The number of foreigners arriving in Turkey hit a 21-month high in July in a major rebound for one of the country’s most critical industries, bolstered by the gradual easing of coronavirus-related travel restrictions around the world.
Turkey hosted more than 4.36 million tourists last month, up by a whopping 367.5% from a year ago when only 932,927 foreigners arrived, data from the Culture and Tourism Ministry showed Monday. Over 2 million tourists had arrived in June, more than doubling the May figure.
The July figure marked the highest level since October 2019 but was still down 86% versus the same month of that year before the eruption of the pandemic dealt a major blow to international travel.
In a separate encouraging development, British media reported over the weekend Turkey could be struck off the U.K.’s red travel list in the coming days.
Turkey is said to be moved to the "amber list," which would allow double-jabbed Britons and all under 18s to enjoy quarantine-free travel to the country.
Having attracted around 2.3 million British holidaymakers a year before the pandemic, Turkey has been the most popular destination still on the red list, which requires all returning travelers to quarantine in a hotel for 10 days.
Pressure has been mounting for Turkey to be axed from the list ahead of the government’s update to the traffic light system this week, according to The Times.
Paul Charles, the founder of the PC Agency travel consultancy, told The Times: “Turkey very much deserves to be on the amber list as it has some of the best COVID-19 safety policies in place, especially in hotels and other tourist areas and has worked hard to reduce its infection rates.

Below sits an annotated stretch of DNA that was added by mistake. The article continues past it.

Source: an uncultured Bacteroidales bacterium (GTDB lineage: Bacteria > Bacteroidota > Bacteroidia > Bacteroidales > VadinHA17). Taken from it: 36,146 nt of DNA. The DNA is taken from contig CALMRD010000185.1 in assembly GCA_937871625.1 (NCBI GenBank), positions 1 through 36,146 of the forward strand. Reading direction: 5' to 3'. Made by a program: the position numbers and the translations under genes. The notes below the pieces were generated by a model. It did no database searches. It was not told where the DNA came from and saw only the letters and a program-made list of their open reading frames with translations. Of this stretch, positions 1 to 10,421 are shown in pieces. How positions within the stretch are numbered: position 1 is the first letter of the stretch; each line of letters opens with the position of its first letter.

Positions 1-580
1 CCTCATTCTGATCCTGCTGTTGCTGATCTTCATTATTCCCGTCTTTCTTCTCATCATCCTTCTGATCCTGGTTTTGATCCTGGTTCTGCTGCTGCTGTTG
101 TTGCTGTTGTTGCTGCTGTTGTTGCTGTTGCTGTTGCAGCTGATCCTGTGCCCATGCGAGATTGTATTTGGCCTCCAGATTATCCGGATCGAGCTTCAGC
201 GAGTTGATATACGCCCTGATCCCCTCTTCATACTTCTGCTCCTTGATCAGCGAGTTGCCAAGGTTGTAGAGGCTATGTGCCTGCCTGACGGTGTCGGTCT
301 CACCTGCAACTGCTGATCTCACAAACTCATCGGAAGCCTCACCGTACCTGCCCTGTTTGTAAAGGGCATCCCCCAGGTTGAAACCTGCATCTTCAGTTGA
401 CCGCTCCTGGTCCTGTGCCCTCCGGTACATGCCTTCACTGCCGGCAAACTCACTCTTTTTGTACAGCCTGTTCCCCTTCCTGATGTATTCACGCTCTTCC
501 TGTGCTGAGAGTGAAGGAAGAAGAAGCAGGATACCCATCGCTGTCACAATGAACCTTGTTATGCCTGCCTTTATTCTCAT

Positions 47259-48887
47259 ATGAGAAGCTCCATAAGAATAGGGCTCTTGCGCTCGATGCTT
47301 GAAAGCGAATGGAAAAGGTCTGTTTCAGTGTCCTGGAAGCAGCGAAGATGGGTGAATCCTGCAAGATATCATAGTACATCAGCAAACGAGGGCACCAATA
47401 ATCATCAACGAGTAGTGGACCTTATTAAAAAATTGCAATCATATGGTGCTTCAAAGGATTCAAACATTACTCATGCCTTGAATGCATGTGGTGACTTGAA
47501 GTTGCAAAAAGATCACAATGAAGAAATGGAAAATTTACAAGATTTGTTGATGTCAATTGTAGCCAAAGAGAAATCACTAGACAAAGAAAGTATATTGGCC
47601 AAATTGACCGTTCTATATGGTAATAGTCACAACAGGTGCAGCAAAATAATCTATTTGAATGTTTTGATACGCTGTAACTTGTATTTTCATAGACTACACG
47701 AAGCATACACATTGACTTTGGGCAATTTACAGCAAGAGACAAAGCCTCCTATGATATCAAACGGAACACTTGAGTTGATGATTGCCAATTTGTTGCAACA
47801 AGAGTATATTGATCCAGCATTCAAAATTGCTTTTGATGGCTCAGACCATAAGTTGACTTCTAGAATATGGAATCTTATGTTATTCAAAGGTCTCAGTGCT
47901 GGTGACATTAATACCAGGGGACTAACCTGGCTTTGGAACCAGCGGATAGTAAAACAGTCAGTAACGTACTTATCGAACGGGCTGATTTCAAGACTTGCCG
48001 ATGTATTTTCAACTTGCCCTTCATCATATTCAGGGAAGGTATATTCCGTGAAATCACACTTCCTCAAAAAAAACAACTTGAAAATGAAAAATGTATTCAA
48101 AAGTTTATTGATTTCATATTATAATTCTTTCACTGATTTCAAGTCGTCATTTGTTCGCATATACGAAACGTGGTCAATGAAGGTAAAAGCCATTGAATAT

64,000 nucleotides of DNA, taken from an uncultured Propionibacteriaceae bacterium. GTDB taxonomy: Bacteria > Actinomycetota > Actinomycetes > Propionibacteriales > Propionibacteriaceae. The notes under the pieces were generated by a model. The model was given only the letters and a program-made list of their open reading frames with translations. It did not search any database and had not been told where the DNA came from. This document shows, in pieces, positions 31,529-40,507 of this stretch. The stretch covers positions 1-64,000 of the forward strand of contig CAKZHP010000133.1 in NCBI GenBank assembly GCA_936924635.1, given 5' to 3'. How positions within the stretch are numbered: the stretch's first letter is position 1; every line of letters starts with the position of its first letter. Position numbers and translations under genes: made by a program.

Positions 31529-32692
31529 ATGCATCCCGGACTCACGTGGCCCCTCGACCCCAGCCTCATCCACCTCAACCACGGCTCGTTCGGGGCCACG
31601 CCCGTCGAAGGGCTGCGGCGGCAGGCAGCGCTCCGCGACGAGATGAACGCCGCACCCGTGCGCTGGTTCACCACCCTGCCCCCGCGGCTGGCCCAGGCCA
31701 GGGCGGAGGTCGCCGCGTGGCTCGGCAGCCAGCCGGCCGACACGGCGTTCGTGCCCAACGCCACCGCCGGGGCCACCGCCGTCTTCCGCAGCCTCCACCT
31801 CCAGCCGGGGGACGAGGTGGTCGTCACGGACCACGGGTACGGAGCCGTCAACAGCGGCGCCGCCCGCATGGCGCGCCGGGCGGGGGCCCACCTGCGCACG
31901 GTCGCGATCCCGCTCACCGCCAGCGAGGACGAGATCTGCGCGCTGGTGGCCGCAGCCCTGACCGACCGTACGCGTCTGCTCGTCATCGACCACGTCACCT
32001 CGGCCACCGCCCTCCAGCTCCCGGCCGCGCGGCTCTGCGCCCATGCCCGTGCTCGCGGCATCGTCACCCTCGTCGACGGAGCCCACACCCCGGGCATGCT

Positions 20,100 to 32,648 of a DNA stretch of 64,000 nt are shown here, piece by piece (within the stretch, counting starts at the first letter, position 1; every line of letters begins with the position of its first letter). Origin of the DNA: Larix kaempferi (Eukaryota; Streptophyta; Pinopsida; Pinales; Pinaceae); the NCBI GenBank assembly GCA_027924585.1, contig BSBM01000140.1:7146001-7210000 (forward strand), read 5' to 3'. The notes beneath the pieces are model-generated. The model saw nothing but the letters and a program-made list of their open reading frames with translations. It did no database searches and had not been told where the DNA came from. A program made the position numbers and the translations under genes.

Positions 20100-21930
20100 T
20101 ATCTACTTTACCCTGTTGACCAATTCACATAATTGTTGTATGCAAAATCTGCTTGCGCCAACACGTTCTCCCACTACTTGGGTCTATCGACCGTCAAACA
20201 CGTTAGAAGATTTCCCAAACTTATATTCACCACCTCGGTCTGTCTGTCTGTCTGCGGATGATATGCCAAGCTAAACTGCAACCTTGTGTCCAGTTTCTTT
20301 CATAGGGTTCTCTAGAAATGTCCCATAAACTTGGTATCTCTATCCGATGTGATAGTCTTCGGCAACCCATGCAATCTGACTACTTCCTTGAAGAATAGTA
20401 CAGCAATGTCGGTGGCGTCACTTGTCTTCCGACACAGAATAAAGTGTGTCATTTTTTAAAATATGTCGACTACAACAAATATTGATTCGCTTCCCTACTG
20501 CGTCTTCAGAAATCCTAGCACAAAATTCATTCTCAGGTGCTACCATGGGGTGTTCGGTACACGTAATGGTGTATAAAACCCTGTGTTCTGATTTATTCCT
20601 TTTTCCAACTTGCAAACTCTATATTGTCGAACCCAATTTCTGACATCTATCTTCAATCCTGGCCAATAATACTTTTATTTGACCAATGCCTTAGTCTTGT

“Many agree it feels safer there than it does in the U.K.”
Despite crowds from other nations, the absence of Britons has somewhat stalled Turkey’s long-awaited tourism rebound this year.
Russians topped the list among countries in June with 807,753, followed by Germany with 744,372, and Ukraine with around 344,999, the data showed.
Russian tourists began arriving in Turkey in late June after Moscow lifted its two-month suspension in flights it had imposed due to concerns about a surge in COVID-19 cases in April.
On the other hand, Turkey has been among the nations that the German government earlier this month designated as a high-risk, triggering a minimum five-day quarantine requirement for those who are unvaccinated.
Germany had in June removed the country from the list as daily coronavirus infections dropped.
Turkey has long been a top destination for German holidaymakers but the arrivals fell sharply last year due to virus-related travel restrictions and quarantine measures.
Overall, some 10.88 million foreign visitors arrived in total from January through July this year, the data showed.
The figure marked an 85.44% increase year-on-year but was still down 78% versus the same period in 2019.
The metropolis Istanbul was the top destination in the seven-month period, attracting around 38.2% of foreign visitors, or 3.85 million people.
The Mediterranean resort city of Antalya followed with 3.26 million and Edirne in northwestern Turkey, which borders both Bulgaria and Greece, with some 1.22 million.
Russians accounted for 15.41% of visitors, followed by Germans with 12.5%, Ukrainians with 11.08%, Bulgarians with 4.85%, and Iranians with 4.3%.
While many businesses suffered during the pandemic, tourism has been clobbered by restrictions: In 2019, it brought in $34.5 billion and a record of nearly 52 million visitors.
In 2020, arrivals dropped 69% and revenues fell to about $12 billion.
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